European Journal of Applied Physiology

, Volume 112, Issue 12, pp 4179–4180 | Cite as

On the validity of using the Polar RS800 heart rate monitor for heart rate variability research

  • Daniel S. Quintana
  • James A. J. Heathers
  • Andrew H. KempEmail author
Letter to the Editor

Dear Editor,

We read with interest the report of Wallén et al. (2012) concerning the validity of the Polar RS800 heart rate monitor (HRM) as compared to a 5-min supine electrocardiogram (ECG) with respect to the calculation of various indices of heart rate variability (HRV). The Polar system consists of an HRM with bundled software (Polar Pro Trainer 5; PPT) which is used to derive HRV values. Wallén et al. (2012) compare the results from hand-corrected ECG data to this system, and conclude that traditional ECGs should be preferred as “…the Polar system did not identify errors satisfactorily, or return valid values of HRV for certain groups…”.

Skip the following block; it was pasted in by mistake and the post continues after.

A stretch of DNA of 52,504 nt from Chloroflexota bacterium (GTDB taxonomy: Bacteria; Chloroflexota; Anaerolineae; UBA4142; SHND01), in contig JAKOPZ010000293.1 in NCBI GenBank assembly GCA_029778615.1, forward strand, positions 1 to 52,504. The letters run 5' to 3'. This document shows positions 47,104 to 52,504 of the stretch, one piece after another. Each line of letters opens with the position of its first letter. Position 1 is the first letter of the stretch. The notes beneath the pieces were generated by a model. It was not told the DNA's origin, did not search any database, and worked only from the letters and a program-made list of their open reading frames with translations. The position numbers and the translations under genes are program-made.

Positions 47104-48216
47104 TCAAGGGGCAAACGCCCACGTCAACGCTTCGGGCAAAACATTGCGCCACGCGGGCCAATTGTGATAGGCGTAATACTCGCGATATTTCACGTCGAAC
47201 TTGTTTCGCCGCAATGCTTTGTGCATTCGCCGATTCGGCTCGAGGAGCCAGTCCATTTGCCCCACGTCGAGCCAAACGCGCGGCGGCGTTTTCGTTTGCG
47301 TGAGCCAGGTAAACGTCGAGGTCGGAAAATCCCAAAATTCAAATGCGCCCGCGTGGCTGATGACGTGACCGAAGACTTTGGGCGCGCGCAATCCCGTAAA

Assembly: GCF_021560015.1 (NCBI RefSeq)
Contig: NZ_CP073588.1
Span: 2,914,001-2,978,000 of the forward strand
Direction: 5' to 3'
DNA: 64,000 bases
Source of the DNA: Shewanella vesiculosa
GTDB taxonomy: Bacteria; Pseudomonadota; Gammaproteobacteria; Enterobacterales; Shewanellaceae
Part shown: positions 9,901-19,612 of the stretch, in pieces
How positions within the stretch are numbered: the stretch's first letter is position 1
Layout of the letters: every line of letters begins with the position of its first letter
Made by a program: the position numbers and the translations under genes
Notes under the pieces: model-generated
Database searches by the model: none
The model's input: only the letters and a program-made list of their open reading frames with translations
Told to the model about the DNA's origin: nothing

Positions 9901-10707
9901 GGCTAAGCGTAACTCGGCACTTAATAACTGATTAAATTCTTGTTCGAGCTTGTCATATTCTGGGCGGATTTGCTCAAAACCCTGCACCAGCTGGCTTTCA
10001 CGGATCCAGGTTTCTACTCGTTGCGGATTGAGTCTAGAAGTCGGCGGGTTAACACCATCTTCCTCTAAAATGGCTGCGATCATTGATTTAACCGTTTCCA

It should be noted first that within a research context, inaccuracy of a bundled hardware/software system is somewhat moot. Research groups overwhelmingly utilize the Polar system as a source of RR intervals, which are exported from the PPT software, and corrected if necessary to a normal-to-normal approximation then analysed using separate...


Heart Rate Variability Polar System Heart Rate Monitor Ectopic Beat Cardiac Dysrhythmia 
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The authors, DSQ, JAH and AHK are supported by an Australian Rotary Health/Hooton family scholarship, an Australian Postgraduate Award (APA) and a NHMRC Career development fellowship (571101), respectively.


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Copyright information

© Springer-Verlag 2012

Authors and Affiliations

  • Daniel S. Quintana
    • 1
  • James A. J. Heathers
    • 1
  • Andrew H. Kemp
    • 1
    • 2
    Email author
  1. 1.School of Psychology, Brennan MacCallum Building (A18)The University of SydneySydneyAustralia
  2. 2.CADE Clinic, Discipline of Psychiatry, Sydney Medical SchoolUniversity of SydneySydneyAustralia

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